May condemns 'Islamist extremism' behind London attack
Justin TALLIS (AFP)
British Prime Minister Theresa May on Sunday condemned the "evil ideology of Islamist extremism" as being behind three terror attacks in Britain since March, saying the perpetrators were "copying one another".
Speaking after chairing a meeting of the government's emergency Cobra committee, May said that Saturday's attack in London was the third in only three months and that police have also thwarted five other credible attack plots.
May said that while the recent attacks are not connected by a known terror network, "they are connected in one important sense. They are bound together by the evil ideology of Islamist extremism."
"It is an ideology that is a perversion of Islam and a perversion of the truth,” she said. "Defeating this ideology is one of the great challenges of our time. But it cannot be defeated through military intervention alone.”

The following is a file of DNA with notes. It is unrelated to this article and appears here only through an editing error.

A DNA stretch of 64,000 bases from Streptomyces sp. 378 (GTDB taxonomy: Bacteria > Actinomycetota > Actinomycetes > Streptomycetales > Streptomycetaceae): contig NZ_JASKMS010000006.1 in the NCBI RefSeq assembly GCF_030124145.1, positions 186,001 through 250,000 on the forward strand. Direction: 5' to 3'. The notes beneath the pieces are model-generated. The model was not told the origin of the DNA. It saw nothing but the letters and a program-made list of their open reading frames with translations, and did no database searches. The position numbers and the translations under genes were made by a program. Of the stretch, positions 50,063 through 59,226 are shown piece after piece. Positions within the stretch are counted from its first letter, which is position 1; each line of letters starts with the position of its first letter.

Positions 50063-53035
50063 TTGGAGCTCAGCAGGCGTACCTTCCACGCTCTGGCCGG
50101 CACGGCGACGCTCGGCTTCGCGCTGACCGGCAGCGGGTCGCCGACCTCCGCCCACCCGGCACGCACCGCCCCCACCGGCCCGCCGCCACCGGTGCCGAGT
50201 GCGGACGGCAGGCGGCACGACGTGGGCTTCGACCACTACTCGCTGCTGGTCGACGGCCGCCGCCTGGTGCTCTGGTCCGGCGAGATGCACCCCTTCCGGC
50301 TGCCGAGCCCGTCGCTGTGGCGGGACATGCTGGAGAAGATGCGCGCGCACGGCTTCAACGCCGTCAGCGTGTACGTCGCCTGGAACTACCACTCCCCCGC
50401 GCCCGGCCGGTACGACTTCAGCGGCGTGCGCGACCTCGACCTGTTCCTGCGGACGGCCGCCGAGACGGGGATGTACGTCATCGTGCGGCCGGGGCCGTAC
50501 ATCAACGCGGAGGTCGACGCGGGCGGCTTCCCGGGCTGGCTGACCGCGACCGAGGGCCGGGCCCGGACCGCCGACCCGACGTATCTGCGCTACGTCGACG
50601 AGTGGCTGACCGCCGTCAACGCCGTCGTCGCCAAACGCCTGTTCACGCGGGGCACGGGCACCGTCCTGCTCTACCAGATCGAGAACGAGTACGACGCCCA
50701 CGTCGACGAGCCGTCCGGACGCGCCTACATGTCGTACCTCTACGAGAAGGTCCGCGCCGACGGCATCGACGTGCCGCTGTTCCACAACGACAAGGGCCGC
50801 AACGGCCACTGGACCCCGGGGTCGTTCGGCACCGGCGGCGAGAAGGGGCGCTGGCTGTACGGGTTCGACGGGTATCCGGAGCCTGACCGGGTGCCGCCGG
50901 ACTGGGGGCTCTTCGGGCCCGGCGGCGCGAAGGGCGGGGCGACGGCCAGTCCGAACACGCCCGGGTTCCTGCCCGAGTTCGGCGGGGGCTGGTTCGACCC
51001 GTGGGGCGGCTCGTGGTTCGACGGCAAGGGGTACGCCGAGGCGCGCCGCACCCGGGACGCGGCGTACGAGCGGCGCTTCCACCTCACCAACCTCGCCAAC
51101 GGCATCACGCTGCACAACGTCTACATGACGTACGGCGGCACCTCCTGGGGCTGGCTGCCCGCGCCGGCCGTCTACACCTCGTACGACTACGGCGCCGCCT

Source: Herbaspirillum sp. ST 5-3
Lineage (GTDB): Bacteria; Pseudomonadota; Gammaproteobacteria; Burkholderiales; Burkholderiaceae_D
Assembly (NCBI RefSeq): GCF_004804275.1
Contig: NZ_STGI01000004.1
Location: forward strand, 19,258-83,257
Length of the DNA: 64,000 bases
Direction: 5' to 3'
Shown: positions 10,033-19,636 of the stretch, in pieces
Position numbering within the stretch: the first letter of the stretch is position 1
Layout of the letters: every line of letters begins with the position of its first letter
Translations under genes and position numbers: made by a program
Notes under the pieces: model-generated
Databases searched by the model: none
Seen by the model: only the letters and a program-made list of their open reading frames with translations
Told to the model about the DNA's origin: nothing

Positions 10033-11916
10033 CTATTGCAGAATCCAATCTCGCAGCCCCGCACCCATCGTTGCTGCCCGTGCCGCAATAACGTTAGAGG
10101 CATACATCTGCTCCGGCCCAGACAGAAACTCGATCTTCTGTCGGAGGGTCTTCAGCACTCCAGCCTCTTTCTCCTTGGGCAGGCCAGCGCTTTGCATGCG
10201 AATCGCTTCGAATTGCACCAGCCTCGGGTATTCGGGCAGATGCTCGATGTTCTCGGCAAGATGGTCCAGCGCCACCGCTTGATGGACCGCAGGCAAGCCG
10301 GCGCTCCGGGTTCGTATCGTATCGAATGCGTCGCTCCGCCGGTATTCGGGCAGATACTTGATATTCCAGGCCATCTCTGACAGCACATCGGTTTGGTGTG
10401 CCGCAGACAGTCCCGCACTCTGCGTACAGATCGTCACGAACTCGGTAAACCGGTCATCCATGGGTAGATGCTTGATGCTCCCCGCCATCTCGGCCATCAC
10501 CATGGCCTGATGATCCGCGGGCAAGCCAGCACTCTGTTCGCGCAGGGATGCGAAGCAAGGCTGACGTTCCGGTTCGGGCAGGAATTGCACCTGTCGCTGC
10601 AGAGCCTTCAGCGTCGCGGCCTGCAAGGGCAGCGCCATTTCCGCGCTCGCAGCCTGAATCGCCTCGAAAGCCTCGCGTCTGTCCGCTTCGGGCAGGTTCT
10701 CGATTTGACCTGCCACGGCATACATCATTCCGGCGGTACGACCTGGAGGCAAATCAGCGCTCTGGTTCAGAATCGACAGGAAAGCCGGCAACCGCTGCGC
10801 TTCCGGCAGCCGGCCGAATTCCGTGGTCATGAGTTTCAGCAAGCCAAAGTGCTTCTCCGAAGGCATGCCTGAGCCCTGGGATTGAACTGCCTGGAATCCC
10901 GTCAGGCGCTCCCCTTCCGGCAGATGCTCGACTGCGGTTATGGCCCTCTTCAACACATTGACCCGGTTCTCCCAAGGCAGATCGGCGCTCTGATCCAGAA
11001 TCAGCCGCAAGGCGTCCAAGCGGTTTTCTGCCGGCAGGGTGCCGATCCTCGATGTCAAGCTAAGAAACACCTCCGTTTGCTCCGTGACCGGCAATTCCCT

"We are experiencing a new trend in the threat we face," May said, adding that the "perpetrators are inspired to attack... by copying one another".
"As terrorism breeds terrorism and perpetrators are inspired to attack, not only on the basis of carefully constructed plots.., and not even as lone attackers radicalized online, but by copying one another and often using the crudest of means of attack."
May said that there is "far too much tolerance of extremism" in British society and called for a review of the UK's counter-terrorism measures, including possibly increasing the jail terms handed out in terror cases.
“There is, to be frank, far too much tolerance of extremism,” she said. “We cannot and must not pretend that things can continue as they are.”
"Our society should continue to function in accordance with our values. But when it comes to taking on extremism and terrorism, things need to change.”
Defeating Islamist extremism requires that "we turn people's minds away from this violence," she said.
She repeated calls for international action to combat extremist content online, a message the former interior minister took to the G7 leaders summit last week.
Saturday's van and knife assault is the latest in a string of attacks to hit Europe, including in Paris, Berlin and Saint Petersburg, and the French, German and Russian leaders sent their condolences and messages of support.
(Staff with AFP)
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